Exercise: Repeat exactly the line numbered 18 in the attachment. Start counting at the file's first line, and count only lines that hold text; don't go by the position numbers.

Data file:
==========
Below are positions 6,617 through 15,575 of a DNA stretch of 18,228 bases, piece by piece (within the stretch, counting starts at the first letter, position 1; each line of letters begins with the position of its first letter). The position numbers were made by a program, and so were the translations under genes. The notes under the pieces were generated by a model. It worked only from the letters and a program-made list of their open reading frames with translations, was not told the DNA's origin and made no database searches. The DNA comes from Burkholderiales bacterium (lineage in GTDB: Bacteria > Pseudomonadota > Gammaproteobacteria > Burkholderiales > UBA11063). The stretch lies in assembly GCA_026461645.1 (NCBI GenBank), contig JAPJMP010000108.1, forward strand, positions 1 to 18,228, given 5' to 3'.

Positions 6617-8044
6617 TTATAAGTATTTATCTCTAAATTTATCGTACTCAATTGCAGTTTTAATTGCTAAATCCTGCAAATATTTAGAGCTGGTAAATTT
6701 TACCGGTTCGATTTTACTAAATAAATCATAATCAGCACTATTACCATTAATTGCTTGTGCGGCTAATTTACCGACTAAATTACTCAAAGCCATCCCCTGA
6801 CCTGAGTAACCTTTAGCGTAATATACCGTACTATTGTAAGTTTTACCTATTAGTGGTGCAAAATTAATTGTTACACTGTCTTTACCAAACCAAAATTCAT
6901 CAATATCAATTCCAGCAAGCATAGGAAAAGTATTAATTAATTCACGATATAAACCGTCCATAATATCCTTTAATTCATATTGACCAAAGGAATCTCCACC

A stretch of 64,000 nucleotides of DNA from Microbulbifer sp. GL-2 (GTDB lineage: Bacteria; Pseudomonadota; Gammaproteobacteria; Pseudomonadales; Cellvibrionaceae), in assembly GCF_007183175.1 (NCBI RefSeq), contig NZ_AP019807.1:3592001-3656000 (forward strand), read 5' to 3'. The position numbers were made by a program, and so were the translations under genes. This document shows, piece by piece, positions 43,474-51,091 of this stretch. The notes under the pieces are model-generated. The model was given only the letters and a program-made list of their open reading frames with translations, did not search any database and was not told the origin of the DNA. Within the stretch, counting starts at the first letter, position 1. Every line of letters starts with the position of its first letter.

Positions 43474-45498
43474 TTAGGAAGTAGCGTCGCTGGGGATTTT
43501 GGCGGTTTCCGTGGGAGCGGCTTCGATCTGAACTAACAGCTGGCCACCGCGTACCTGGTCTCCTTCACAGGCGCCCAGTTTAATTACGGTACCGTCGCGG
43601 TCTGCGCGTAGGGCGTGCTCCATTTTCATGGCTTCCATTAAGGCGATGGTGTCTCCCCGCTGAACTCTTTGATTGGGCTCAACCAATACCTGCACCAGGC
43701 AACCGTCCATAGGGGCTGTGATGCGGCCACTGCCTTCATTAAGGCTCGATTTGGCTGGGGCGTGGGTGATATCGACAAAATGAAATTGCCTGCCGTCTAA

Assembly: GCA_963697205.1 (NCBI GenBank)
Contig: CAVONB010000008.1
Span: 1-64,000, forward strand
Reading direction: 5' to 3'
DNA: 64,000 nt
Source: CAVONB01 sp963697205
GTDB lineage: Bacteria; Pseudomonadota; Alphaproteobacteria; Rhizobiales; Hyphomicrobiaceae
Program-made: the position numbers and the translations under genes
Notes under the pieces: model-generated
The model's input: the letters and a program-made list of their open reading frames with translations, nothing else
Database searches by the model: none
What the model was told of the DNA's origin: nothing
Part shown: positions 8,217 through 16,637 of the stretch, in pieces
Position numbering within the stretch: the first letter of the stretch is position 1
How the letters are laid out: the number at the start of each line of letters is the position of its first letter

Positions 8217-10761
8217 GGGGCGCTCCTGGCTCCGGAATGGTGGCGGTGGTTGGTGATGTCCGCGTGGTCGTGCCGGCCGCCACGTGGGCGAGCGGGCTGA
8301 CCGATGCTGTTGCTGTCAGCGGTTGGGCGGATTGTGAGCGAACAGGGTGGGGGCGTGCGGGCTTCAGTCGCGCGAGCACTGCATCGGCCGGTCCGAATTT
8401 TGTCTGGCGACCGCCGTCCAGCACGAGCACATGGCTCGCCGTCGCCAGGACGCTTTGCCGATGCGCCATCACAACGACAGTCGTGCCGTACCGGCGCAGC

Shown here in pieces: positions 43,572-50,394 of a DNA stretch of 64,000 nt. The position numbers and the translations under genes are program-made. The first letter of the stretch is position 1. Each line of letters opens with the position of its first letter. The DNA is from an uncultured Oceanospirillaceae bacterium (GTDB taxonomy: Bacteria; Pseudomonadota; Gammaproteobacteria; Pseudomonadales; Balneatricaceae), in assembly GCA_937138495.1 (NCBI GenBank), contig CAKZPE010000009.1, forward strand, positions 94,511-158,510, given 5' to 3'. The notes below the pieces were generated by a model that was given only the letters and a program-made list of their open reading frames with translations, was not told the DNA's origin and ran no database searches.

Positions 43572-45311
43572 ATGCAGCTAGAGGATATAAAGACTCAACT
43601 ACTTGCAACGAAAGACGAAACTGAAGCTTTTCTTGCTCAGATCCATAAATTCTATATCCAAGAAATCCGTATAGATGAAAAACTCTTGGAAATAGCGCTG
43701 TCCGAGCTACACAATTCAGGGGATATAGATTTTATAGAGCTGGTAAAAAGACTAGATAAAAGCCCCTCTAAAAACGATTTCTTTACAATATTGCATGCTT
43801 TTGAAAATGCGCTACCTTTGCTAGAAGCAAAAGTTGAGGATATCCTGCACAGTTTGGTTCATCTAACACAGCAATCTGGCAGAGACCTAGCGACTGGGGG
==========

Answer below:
Source: CAVONB01 sp963697205